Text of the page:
TOKYO (Reuters) - Japan’s economy bounced back in the first quarter from a year-end lull, powering ahead of other major industrial nations thanks to rebuilding of the tsunami-battered northeast, solid private spending and some improvement in exports.
The world’s third-largest economy grew 1.0 percent in the January-March quarter, just above a median forecast of 0.9 percent. A 0.2 percent contraction in the economy reported for the final three months of 2011 was revised up to flat in the government data released on Thursday.
The figures underlined expectations that growth would slow down during the rest of the year, partly as the impact of the rebuilding effort fades. They also did little to alter the view that the Bank of Japan will leave policy settings unchanged at a meeting next week, having eased last month.
“Consumer spending and public investment are what drove the economy, with auto demand stirred by government subsidies and investment helped by extra budgets after the earthquake,” said Yoshimasa Maruyama, chief economist at Itochu Economic Research Institute.
“So, with government policies behind the quarterly growth, we can’t say this is a reflection of real strength in the Japanese economy.”
The first-quarter rise in gross domestic product translated into an annualized rate of growth of 4.1 percent, stronger than 3.5 percent expected by analysts.
That pace exceeds annualized growth of 2.2 percent in the United States in the same quarter, and outperformed European heavyweights Germany, Britain, France and Italy.
The earthquake and tsunami stalled growth for the full financial year to the end of March 2012 after the economy had expanded 3.2 percent a year earlier. A Reuters poll predicted a 2.0 percent rebound in growth in the current financial year.
Private consumption, which makes up about 60 percent of economic activity, rose 1.1 percent, higher than an expected 0.8 percent, helped by government subsidies on sales of fuel-efficient cars.
It contributed 0.7 percentage point to the quarter’s growth, while public investment, which would cover the post-tsunami rebuilding effort, added 0.3 percentage point to the expansion.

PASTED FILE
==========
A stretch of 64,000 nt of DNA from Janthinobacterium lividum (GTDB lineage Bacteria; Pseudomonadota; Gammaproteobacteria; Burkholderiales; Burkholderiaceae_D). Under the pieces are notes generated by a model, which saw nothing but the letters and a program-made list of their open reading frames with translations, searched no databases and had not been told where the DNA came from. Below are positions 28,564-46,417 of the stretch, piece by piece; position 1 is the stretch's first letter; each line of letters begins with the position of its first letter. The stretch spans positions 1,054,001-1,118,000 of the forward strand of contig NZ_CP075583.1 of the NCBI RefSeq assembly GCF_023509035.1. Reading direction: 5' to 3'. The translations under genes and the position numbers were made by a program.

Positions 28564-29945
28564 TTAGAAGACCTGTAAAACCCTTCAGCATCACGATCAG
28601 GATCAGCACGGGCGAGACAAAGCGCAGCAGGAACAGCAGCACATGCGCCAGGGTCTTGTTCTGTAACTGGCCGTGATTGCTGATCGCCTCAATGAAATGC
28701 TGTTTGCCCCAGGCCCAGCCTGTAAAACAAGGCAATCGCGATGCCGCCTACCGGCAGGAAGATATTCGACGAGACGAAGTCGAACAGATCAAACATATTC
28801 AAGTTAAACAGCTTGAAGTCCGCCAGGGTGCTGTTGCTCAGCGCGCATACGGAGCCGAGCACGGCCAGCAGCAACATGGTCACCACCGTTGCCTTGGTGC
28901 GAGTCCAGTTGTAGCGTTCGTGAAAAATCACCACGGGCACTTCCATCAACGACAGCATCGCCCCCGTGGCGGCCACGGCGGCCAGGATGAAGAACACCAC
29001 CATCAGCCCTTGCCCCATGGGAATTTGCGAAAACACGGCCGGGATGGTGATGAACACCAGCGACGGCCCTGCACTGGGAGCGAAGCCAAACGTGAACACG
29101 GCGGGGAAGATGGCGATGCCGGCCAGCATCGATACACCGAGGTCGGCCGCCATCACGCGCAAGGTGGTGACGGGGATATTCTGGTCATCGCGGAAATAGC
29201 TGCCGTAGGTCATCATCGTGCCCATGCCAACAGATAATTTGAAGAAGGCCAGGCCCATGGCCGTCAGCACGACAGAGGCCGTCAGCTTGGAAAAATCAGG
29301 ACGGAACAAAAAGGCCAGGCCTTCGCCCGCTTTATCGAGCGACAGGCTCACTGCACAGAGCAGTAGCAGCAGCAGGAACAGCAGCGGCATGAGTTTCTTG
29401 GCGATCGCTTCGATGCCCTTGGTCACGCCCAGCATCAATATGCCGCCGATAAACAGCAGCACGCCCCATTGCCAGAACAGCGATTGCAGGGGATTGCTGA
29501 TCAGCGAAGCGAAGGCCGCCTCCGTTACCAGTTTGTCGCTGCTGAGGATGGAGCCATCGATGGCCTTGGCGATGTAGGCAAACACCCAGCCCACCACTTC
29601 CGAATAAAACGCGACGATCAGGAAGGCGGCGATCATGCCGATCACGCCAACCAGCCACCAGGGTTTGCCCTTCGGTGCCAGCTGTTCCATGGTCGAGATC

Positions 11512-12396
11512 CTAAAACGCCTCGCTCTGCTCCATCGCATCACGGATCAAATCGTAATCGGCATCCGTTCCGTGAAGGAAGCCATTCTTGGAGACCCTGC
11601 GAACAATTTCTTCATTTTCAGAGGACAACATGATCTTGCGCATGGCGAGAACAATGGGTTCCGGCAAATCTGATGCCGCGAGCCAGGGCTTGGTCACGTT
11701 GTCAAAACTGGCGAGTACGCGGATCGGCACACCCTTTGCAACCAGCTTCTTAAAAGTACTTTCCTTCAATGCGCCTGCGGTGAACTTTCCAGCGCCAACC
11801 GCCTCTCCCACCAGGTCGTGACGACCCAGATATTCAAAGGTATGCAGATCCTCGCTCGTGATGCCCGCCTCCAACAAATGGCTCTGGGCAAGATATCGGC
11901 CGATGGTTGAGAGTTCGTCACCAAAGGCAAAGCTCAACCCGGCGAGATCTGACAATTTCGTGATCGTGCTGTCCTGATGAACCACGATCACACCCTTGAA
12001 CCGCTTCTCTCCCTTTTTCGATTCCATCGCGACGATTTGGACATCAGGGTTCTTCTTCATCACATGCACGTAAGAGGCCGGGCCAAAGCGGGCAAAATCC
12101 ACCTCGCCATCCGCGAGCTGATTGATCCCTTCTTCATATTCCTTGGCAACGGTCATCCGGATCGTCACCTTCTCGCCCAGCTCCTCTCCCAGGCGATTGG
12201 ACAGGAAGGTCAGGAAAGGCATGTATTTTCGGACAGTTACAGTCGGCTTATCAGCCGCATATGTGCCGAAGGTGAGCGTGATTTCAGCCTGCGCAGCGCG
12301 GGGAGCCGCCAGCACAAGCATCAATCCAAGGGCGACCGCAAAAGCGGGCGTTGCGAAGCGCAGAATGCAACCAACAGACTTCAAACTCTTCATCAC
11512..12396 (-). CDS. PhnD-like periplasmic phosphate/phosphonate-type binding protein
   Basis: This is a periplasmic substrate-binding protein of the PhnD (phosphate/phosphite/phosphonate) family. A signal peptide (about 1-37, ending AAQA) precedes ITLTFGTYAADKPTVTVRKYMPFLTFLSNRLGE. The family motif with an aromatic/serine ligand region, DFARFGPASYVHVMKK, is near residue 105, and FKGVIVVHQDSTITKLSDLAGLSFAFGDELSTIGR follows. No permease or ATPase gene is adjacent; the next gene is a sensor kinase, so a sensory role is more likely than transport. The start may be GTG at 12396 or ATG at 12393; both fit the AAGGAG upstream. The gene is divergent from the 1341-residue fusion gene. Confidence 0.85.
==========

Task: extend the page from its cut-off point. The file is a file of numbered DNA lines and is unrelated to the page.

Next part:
A fall in the yen in the first quarter compared with the fourth quarter and a pick-up in overseas demand saw exports contribute 0.1 percentage point, after taking away 0.7 percentage point from growth in the previous quarter.
But the yen’s longer-term rise and global uncertainty because of Europe’s debt turmoil could weigh on Japan’s exports, a factor keeping policymakers jittery.
“I‘m closely watching the situation in Europe as it sways foreign exchange market moves. We’ll take bold steps against excessive foreign exchange moves,” Economics Minister Motohisa Furukawa told reporters.
Economists expect the first quarter to mark the peak of growth in 2012. They produced median growth forecasts of 0.5 percent for the second and third quarters and 0.4 percent for the fourth quarter, projecting a slowdown as the effect of rebuilding fades.
“Consumer spending is proving robust, but the key to sustainability for the economic recovery is whether or not exports regain strength,” said Takeshi Minami, chief economist, at Norinchukin Research Institute.
In fact, the Markit/JMMA purchasing managers’ index for April suggested exports may cool. The PMI showed the manufacturing sector expanded in April from March, but that new export orders fell.
Japan is also struggling to beat chronic deflation that prompts consumers to delay purchases, although price falls as measured by the GDP deflator eased in the first quarter thanks to higher fresh food prices.
Prime Minister Yoshihiko Noda kept up pressure on the BOJ for additional monetary stimulus, saying he hopes the central bank continues to take bold action when necessary to beat deflation. <ID:L4E8GH0QA>
Improvements in private consumption, output and exports nevertheless will cause the government to consider upgrading its economic assessment in a monthly report for May, due out on Friday, the Asahi newspaper said.
Additional reporting by Tetsushi Kajimoto and Kaori Kaneko; Editing by Tomasz Janowski, John Mair and Neil Fullick